Norwich City is one of football’s yo-yo teams, their membership of the Premier League seemingly going up or down every season.
It is obvious therefore that they need every point, and their manager, Daniel Farke was annoyed when they had a goal disallowed, which would have seen them gain a point against Leicester City.
He says it was a blunder by VAR. Norwich’s Kenny McLean had headed the ball past Leicester’s goalkeeper, Kasper Schmeichel.
However, the goal was ruled offside as Norwich’s Todd Cantwell was standing in front of the goalkeeper.
Farke claimed that although Cantwell was in an offside position, he couldn’t be given offside as he didn’t take any part in the goal.
The offside law is however, very explicit.
It does say it is not an offence to be in an offside position.
It goes on to say, it becomes an offence if the player prevents an opponent from playing the ball or being able to play the ball by clearly obstructing the opponents line of vision.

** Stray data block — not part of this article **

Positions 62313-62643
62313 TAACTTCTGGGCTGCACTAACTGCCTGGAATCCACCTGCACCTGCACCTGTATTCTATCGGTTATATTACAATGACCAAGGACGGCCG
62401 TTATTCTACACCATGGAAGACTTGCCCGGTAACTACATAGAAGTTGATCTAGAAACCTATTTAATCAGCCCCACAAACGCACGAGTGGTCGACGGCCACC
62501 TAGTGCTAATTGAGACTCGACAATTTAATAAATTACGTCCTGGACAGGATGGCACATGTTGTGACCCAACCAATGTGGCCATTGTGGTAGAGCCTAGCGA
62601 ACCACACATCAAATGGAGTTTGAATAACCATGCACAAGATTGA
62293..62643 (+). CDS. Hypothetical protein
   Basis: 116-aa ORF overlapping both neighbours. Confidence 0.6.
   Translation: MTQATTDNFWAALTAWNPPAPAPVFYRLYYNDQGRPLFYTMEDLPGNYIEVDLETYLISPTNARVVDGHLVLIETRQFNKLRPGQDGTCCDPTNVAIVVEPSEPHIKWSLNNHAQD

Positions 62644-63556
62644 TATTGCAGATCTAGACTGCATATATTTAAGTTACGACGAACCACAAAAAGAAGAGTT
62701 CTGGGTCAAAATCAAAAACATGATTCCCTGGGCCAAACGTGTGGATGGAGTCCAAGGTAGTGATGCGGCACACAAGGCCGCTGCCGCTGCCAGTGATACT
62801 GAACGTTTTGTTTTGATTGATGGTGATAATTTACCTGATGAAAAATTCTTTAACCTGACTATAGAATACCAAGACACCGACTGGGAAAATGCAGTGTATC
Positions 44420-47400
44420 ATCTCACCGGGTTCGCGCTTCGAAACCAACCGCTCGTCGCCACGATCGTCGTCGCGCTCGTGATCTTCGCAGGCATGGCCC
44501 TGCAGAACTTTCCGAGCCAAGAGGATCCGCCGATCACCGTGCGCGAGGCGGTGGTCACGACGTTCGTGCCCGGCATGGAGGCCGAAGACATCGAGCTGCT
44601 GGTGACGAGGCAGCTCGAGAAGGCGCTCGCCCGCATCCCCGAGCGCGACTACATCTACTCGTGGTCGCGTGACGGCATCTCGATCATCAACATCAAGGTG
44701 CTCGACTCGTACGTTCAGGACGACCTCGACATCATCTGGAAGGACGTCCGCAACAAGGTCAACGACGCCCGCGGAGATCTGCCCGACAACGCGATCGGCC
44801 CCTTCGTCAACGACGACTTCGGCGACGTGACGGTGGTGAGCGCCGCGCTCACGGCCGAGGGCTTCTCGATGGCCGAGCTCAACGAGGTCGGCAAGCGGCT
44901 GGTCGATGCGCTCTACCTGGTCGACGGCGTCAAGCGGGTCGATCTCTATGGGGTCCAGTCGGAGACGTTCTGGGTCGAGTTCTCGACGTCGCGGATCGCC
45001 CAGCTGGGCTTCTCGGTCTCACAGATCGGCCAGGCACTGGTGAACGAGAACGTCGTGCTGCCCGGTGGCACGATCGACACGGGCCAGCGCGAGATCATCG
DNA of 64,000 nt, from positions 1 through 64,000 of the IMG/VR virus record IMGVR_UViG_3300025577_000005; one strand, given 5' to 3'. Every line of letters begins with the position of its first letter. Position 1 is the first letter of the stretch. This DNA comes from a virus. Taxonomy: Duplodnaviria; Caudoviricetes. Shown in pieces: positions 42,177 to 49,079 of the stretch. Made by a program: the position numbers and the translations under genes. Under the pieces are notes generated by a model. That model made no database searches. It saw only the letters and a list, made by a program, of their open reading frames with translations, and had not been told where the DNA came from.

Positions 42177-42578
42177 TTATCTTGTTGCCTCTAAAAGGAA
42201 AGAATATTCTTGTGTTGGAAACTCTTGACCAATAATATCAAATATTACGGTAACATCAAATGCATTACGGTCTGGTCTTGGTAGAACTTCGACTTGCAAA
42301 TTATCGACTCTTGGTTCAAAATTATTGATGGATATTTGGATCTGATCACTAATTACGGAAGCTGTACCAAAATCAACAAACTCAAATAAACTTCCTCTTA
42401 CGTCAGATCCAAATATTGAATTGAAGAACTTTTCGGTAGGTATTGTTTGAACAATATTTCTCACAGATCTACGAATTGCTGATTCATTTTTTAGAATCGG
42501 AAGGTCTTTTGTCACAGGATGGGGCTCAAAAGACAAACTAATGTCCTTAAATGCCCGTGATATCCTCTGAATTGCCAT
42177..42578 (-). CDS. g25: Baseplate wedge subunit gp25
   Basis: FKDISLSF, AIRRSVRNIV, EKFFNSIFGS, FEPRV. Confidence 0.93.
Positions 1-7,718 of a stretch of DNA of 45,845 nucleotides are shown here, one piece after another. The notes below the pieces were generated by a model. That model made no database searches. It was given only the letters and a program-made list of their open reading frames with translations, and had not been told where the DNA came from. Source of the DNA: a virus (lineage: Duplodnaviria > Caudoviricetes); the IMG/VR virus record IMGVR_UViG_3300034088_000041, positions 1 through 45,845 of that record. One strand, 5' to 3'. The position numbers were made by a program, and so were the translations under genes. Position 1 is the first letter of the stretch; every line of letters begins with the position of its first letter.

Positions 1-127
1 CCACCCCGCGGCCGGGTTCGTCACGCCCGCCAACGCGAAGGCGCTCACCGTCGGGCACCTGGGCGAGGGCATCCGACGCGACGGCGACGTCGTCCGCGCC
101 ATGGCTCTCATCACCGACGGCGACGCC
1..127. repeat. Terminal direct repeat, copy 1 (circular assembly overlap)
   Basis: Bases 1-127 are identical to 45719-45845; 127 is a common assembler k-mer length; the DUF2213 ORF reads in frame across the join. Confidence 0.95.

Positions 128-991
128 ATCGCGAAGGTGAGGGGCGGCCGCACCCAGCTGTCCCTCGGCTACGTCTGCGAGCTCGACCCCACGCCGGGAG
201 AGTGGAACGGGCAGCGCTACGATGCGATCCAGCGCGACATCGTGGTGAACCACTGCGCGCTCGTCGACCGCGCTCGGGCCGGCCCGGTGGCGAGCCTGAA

It seemed quite clear that Cantwell, standing about a yard in front of Schmeichel, was obstructing his line of vision.
This particular offside decision is often the most difficult for the assistant referee and the referee.
The assistant referee should be able to see quite clearly whether or not the attacking player is in an offside position but looking from the side of the pitch, is not able to see if the player is blocking the goalkeepers view.
The referee, while not being able to judge offside, is more likely to see if the goalkeeper’s view is blocked.
In the higher regions of the game, referee and assistants will likely be wired-up, so can talk to one another and check the situation from each other’s perspective, but it seemed that the referee wanted to make sure by checking with the VAR.
I was surprised that Daniel Farke complained.
This part of the Law was introduced in 2016, along with other changes to offside, surely long enough for club managers to have caught up.
He was the one who blundered.
By Dick Sawdon Smith